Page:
The Dutch long-term interest rate, based on the return of the most recent ten-year government loan, averaged 4.0 percent in November 2008. This is nearly 0.3 percentage points down on October. In June and July, the long-term interest rate averaged 4.7 percent, the highest level in nearly six years.
In December 2008, the European Central Bank (ECB) lowered its interest rates by 0.75 percentage points. As from 10 December 2008, the ECB deposit rate stands at 2.0 percent. The deposit rate is often considered as the bottom rate on the interest market. As from 10 December 2008, the most important ECB interest rate, the repo rate, stands at 2.5 percent.
One of the main guidelines for the ECB’s decision to change or refrain from changing the interest rate is the inflation level in the eurozone. According to the ECB, prices are stable in the eurozone if the inflation rate is close to 2 percent. Inflation has been above 2 percent for more than a year now, but for November 2008 Eurostat, the statistical office of the European Union, calculated an average inflation of 2.1 percent. In October, the average price level was 3.2 percent up on the same month in 2007.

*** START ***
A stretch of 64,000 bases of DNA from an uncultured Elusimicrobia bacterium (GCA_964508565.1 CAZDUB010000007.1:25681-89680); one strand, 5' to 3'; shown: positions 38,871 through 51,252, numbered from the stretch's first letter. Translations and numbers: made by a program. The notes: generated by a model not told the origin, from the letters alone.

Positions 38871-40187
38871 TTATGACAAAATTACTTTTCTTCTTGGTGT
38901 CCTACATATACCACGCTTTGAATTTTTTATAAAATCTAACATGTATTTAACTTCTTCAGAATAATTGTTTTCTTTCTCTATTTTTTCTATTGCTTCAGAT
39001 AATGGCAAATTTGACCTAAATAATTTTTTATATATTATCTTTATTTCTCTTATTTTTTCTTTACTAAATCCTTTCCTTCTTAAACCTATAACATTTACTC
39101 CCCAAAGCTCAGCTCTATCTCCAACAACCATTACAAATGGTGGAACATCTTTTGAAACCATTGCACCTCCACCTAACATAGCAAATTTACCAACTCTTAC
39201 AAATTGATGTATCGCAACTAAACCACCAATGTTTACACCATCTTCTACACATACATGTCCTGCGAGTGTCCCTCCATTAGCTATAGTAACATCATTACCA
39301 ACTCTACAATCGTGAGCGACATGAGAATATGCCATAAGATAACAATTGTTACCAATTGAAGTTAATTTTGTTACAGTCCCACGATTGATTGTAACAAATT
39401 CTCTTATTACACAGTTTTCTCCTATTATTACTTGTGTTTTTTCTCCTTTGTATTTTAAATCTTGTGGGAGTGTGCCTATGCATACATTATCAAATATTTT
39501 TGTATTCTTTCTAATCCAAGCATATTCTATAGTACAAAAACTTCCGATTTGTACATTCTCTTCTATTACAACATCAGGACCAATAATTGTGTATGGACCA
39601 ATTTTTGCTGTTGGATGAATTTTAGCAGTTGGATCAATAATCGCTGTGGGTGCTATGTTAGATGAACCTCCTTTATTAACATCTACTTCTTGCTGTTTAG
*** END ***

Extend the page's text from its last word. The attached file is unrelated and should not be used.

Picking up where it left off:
Capital market interest rate (latest ten-year government bond)